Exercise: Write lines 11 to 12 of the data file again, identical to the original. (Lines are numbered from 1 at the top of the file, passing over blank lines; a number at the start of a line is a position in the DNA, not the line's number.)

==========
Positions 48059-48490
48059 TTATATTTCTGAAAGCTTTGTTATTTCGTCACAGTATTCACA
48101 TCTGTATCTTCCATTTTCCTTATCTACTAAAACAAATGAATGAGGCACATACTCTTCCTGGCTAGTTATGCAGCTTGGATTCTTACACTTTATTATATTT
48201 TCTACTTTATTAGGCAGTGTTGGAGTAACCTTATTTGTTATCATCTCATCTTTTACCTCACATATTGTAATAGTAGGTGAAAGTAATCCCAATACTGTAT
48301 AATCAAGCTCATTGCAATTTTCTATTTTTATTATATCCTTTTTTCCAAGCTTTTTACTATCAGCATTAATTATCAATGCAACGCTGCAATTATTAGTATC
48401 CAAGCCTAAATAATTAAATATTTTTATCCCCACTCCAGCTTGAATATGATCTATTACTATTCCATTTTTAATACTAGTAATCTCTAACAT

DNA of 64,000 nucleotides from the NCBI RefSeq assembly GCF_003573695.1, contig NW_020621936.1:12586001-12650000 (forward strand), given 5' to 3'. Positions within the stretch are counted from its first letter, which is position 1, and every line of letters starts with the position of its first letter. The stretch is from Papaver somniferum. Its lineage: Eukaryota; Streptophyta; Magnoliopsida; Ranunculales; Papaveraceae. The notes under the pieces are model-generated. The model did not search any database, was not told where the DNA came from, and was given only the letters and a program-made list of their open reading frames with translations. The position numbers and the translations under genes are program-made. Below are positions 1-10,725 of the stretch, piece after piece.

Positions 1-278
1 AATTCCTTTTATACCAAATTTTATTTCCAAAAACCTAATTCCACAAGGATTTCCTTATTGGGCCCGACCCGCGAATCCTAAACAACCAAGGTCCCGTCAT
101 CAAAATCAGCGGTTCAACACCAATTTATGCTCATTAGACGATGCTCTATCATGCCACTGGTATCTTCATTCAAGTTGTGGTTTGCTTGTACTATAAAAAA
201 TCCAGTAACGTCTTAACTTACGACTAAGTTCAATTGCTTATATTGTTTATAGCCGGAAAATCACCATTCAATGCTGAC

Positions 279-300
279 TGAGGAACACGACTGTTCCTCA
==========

201 TCCAGTAACGTCTTAACTTACGACTAAGTTCAATTGCTTATATTGTTTATAGCCGGAAAATCACCATTCAATGCTGAC

Positions 279-300